Handedness on the lathe
#8
  
Hi,

I have a lathe and have turned a few things for practice, but realized that I'm probably using the wrong hands to do so.  What I mean is that the left hand holds the butt of the chisel, while the right is the one which guides it at the toolbar.  Currently, I don't have designs on making bowls or vase type items, only spindles, table legs etc. 

How important is it to change how I approach turning?  Anyone else have this issue?  How have you resolved it?
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#9
  Re: Handedness on the lathe by nodima (Hi, I have a lath...)
(11-04-2019, 01:01 PM)nodima Wrote: Hi,

I have a lathe and have turned a few things for practice, but realized that I'm probably using the wrong hands to do so.  What I mean is that the left hand holds the butt of the chisel, while the right is the one which guides it at the toolbar.  Currently, I don't have designs on making bowls or vase type items, only spindles, table legs etc. 

How important is it to change how I approach turning?  Anyone else have this issue?  How have you resolved it?
I am right-dominant, so the left is used to anchor the tool to the rest, while all edge direction adjustments are made from the end of the handle by my dominant hand. The left aids the right in advancing the tool while maintaining a good anchor, but little more.   I work as do woodcarvers, hand against the other, holding the tool in the good hand, pivoting and pushing into the off-hand hold.  Only the wood's turning on the lathe, not just me. 

I work most spindles and all my chucked work toward the left to the greatest extent possible.  Giving the dominant hand the mechanical advantage just makes sense to me.  I even step left and turn right, using dominant on the right end of spindles.  Staying arm's length behind the working edge keeps the shavings off my clothes, too.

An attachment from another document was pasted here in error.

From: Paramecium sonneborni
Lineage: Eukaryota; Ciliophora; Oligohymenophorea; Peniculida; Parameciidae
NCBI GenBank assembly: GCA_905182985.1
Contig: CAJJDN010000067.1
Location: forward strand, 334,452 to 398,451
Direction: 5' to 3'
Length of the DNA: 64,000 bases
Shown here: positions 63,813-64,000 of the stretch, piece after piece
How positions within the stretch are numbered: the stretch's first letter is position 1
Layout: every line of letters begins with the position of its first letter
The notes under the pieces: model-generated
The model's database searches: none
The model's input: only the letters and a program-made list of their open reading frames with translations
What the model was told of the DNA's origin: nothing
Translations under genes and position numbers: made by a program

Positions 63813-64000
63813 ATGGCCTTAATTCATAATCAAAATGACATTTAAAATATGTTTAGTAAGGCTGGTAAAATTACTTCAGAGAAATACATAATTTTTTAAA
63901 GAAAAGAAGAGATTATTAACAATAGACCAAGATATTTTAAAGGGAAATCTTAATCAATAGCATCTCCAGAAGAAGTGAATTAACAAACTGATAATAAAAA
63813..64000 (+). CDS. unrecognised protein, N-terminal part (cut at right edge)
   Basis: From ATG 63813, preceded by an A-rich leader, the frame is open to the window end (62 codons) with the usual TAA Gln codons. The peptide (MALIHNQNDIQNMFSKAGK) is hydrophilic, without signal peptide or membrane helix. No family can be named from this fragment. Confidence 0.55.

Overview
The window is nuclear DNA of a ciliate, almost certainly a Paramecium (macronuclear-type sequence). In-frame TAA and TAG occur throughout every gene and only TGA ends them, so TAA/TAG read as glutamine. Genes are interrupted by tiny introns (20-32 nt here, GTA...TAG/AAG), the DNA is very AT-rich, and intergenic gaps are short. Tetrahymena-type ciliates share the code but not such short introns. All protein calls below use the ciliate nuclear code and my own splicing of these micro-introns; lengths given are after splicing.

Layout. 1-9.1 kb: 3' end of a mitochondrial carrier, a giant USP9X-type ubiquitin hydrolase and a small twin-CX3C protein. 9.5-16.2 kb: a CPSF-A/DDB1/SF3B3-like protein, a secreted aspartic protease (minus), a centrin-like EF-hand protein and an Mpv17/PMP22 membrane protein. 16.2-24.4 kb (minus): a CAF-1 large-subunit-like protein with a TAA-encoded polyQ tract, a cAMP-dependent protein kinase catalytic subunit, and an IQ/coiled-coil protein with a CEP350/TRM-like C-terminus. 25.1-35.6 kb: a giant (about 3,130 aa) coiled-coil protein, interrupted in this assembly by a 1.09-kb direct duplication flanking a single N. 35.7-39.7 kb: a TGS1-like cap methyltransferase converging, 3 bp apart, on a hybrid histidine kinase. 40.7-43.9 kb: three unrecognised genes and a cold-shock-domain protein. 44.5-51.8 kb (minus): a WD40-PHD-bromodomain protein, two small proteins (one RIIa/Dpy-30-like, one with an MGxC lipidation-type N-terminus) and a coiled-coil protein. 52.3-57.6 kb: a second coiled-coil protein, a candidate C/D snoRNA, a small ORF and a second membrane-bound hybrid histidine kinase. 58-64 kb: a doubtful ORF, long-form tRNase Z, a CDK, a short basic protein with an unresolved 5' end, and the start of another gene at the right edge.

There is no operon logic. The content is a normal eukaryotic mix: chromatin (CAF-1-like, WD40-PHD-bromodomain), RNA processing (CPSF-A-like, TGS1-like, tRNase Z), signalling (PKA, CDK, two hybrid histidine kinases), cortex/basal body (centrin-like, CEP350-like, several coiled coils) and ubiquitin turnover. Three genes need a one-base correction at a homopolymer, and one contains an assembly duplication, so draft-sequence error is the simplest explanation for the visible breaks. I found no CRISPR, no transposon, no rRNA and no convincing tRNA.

Better to follow the leader than the pack. Less to step in.
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#10
  Re: Handedness on the lathe by nodima (Hi, I have a lath...)
If you’re right dominant and work to the left is the headstock on your right? And conversely if you’re left dominant and work to the right is it best on your left? Or doesn’t it make a difference?
Jim

Remember the bird has a right wing and a left wing and uses both to fly. 
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#11
  Re: Handedness on the lathe by nodima (Hi, I have a lath...)
I started turning in a wheel chair and had to learn how to use both hands and I encourage everyone to do the same which makes turning much easier.
It is always the right time, to do the right thing.

Hi, I'm Arlin's proud wife! His brain trma & meds-give memory probs and has pain from injuries, but all is well materially & financially.  
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#12
  Re: RE: Handedness on the lathe by stoppy (If you’re right domi...)
(11-05-2019, 02:13 AM)stoppy Wrote: If you’re right dominant and work to the left is the headstock on your right? And conversely if you’re left dominant and work to the right is it best on your left? Or doesn’t it make a difference?
If you're asking me, the headstock is always on the left. Lefties are more comfortable, IME, when they go to the other side of the lathe and reverse rotation.  Puts the headstock on their right, but needs a setscrew to keep their chuck from unwinding.


When I used to turn outboard on Ol' Blue, I reversed direction to make it better for my right-hand method.  Leftie guys just let the piece rotate clockwise, and were more comfortable.
Better to follow the leader than the pack. Less to step in.
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#13
  Re: Handedness on the lathe by nodima (Hi, I have a lath...)
I am right-hand dominant, and do almost all of my turning with the left hand holding the tool to the rest, and my right hand guiding. At times, it is more convenient to turn left-handed, so I switch. You will learn that there are more than one way to skin a piece of wood. I've been known to straddle the ways to get the angle I want, have turned from behind the lathe, whatever.

GM
The only tool I have is a lathe.  Everything else is an accessory.
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#14
  Re: Handedness on the lathe by nodima (Hi, I have a lath...)
No disrespect to anyone, but it seems to me that this is akin to throwing a baseball. Whichever hand can do it best, then use that one. It is a good skill to learn how to use the alternate hand for those "occasional" cuts, that sometimes present themselves. But for day to day turning, use what works best for you.

For whatever it's worth, I am right handed and my right hand is on the handle of the tool, which controls most of the cut. The left hand just guides and gently pushes the cutter along the tool rest.
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